Earlier in the show, Sposito told a story about going to the store wearing sweats and slippers. "Like a disoriented Grandpa," he says. It becomes the question for the Know The Show quiz just before 10 to test how closely listeners listened during the four hours. The first caller nails it.

Unlike some other shows around the country, they didn't have to change much when the FCC cracked down on obscenity. They don't do shock and awe. It's more like, Did you ever notice? "It's more storytelling, more slice-of-life stuff," Sposito says.

They have no plans to leave. The area is growing, the fans are good, and now they're in The Inlander's Hall of Fame. "If we went to some other market, people might not get the show," Hopkins says. "It's very Spokane." Really.

— Jacob H. Fries

Good Answer!

Wisdom from the ballots of our Best Of Voters

New Spokane City Councilman Richard Rush admitted he'd never filled out an Inlander Best Of ballot before, but his 7-year-old son Jasper read the rules and saw that, hey, if you fill out and send in a ballot, you have a chance to win four Southwest Airlines tickets. That appealed to the young man, who had visions of getting on an airplane and flying somewhere for vacation this summer.

"So we sat down and started filling it out," says Jasper's dad. "We got about two-thirds done. There weren't many easy ones for guys like me in their mid-50s, so I had to rely on him for a lot of the answers."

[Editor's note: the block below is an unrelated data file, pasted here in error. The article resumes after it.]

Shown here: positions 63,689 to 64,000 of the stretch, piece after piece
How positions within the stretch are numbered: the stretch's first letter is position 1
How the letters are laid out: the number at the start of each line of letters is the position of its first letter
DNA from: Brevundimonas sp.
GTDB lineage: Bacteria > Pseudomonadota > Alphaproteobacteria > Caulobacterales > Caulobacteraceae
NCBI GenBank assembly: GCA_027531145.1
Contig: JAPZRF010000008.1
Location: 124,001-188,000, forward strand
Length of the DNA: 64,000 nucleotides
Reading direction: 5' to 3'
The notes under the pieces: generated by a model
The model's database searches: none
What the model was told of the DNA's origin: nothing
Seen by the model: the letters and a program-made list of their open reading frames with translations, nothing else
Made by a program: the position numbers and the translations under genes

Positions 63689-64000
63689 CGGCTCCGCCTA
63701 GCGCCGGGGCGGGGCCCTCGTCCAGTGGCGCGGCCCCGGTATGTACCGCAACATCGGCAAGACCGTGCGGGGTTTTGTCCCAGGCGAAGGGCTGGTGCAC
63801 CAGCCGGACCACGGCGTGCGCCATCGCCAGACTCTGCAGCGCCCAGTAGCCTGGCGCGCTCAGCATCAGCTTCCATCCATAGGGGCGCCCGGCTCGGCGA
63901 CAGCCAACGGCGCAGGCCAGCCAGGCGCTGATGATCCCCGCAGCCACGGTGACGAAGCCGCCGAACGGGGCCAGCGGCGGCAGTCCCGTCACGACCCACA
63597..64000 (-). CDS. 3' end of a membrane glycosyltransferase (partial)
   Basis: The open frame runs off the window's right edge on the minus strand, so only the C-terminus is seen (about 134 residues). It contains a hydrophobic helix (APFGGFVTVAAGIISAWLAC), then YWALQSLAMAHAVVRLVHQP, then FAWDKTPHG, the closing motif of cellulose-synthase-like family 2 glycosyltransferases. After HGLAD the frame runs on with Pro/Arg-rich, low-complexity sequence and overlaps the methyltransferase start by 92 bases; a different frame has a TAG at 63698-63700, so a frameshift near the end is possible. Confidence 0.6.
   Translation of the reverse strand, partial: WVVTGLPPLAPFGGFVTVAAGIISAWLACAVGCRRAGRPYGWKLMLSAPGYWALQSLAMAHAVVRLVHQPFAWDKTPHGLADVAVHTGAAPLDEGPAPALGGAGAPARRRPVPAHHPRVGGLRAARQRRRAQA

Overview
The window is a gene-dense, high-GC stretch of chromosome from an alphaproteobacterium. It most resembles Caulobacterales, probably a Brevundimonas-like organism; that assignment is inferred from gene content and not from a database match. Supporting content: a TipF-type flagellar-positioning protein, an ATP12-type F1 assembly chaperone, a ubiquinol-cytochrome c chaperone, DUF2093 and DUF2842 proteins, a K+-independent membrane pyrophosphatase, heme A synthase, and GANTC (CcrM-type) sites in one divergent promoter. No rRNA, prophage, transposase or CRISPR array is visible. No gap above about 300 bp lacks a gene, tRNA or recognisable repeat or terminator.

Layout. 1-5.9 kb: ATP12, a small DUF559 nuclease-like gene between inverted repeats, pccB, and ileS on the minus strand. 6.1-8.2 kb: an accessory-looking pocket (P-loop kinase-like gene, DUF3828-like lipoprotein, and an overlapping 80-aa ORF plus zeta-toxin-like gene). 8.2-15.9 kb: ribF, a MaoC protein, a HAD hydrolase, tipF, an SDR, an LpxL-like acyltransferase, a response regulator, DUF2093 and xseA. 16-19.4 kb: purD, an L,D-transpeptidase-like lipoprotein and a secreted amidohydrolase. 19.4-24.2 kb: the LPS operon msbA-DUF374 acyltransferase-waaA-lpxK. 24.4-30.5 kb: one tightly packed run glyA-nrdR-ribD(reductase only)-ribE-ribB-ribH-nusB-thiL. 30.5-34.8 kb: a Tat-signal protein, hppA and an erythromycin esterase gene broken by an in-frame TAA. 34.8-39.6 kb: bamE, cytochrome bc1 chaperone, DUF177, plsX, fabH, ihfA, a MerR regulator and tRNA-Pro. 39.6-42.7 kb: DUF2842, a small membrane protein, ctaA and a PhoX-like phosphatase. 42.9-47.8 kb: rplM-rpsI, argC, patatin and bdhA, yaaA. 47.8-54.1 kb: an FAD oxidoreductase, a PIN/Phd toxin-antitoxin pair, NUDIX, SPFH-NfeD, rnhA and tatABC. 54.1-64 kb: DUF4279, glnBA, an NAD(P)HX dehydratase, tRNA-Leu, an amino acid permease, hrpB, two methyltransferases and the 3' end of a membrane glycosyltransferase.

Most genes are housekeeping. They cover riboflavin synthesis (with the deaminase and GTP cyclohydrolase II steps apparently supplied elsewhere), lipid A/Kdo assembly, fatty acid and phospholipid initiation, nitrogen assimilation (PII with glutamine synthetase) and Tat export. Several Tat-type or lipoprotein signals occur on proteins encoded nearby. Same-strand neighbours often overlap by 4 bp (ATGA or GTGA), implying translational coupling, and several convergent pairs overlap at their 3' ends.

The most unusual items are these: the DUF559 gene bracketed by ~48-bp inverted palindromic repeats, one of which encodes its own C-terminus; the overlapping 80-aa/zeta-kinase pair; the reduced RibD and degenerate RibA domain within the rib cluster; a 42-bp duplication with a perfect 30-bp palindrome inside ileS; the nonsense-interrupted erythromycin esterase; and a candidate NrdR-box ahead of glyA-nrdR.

There are places where you can see Jasper's influence. Best Kid-Friendly Dining: Moon's Mongolian Grill (it's a fun place to watch the chefs cook your meal). Best Kids' Event: KPBX Kids' Concerts. Best Band: An Dochas (an Irish and world music band that often performs with the Haran Irish Dancers, with which both Rush children dance).

But there are signs of Dad's influence as well: Best Mall: "This is an oxymoron," Rush writes. (The councilman has long been known for his views on land use and urban living.) Best New Workout Trend: Walking (although Rush is known more for two-wheel transportation than two-foot transportation. Best Breakfast: My House. "My wife and I have this theory about eating breakfast out," he says. "There's an inverse relationship between the cost of a meal and how much we enjoy it." So the Rushes tend to do most breakfasts at home, "grits and eggs, biscuits, scones," says the Alabama-born Rush.

So, Richard and Jasper Rush's opinions have been counted. Who knows? Maybe we'll soon be waving goodbye to the Rush family as it jets off to a cool vacation spot.


Riverfront Eats @ Riverfront Park

Tuesdays, 11 a.m.-2 p.m. Continues through Aug. 20
  • or